Wednesday, February 5, 2014


  The photo of a former village in Northern France is framed with texts above and below it, something like you see here. Toby Everett and I took this a few days before Christmas in 2013. It was the second time we had been there, and had been talking for quite some time about what kind of image would be adequate to represent the history of this landscape.

Douaumont has Gallo-Roman origins and was called “divine name” (divus noms) in Latin; at 380 meters in altitude, the village sat on the highest land of the region. Two hundred and eighty-eight people lived here in 1914. On their land grew potatoes, linen, hemp and fruit trees. Horses, chickens, cows, dogs and pigs were part of everyday life in the streets, homes and yards. In February of 1916, as the Battle of Verdun began, Douaumont was erased. Today it remains a destroyed village, a permanent reminder of the cost of war.

Vibrant grass and mature trees grow over a rolling aggregate of brick, cement, limestone, bones, barnyard, household items, and artillery shells. Yet aggregate is too mild a term to describe this violently haphazard assemblage, this polluted, exploded land whose permanently mixed (yet never thoroughly fused) materials had once made up a place and a community. We saw this unidentifiable mixture laid bare where the grass had been pulled away by a souvenir hunter with an illicit metal detector or a wild boar rooting in the soil.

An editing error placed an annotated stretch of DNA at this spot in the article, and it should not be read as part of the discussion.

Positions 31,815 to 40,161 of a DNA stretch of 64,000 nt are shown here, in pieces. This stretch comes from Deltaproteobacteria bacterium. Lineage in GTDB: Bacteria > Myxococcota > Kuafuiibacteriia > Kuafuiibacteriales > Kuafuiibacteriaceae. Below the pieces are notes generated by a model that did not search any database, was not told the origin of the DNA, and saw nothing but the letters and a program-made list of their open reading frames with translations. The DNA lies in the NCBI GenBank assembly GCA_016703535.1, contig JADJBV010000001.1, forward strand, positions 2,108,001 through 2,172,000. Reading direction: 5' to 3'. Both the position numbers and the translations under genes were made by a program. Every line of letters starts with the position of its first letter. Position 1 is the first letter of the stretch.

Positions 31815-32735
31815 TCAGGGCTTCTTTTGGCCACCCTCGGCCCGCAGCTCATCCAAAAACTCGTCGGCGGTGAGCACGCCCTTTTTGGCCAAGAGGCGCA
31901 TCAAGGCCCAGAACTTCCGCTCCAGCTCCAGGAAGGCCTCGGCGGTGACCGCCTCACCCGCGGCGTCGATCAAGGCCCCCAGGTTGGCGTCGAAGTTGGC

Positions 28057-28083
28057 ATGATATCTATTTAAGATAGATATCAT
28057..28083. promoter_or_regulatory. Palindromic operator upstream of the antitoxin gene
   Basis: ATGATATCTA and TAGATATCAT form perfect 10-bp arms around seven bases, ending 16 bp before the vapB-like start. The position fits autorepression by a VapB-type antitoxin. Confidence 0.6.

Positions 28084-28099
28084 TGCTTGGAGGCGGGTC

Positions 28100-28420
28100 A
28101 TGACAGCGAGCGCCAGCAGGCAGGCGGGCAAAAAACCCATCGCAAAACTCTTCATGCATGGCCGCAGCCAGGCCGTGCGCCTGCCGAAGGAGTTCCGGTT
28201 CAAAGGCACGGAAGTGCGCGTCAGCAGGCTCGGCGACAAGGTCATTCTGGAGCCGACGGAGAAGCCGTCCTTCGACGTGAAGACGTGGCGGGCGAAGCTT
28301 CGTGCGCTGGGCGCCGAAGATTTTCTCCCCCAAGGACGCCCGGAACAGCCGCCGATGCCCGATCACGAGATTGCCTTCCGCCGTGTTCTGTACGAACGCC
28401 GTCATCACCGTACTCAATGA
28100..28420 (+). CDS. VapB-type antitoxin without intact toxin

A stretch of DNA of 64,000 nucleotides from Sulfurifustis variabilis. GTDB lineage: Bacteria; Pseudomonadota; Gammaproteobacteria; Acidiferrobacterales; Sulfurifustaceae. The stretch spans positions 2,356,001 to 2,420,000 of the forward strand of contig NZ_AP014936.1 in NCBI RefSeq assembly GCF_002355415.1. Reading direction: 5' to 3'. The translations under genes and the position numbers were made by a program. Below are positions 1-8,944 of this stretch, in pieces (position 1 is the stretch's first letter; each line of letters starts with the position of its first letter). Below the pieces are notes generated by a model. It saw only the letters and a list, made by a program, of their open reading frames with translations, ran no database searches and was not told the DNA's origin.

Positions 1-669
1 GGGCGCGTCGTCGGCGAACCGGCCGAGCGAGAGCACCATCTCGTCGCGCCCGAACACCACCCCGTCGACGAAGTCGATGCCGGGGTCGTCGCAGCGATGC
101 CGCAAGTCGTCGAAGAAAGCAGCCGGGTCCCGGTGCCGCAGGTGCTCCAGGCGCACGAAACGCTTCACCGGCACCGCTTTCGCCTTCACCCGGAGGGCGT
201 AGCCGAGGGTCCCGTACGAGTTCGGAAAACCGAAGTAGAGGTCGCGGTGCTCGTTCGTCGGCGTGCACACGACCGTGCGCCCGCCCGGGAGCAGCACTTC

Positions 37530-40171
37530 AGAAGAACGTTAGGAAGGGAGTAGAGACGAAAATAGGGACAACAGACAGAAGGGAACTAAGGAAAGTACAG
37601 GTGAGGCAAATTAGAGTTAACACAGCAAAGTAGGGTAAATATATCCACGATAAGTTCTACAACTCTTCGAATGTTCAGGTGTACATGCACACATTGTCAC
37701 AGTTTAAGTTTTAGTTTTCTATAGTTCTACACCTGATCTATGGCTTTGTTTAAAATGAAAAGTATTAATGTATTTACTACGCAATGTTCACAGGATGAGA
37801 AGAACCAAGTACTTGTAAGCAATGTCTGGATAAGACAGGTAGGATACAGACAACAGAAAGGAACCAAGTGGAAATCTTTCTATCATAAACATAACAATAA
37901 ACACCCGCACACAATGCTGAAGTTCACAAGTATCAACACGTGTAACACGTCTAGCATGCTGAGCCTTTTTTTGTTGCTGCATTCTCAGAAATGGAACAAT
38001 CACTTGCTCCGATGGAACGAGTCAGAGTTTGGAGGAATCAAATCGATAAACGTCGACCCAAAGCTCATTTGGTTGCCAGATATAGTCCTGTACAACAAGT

These are photos of Douaumont and its one main street, before and after the war. 



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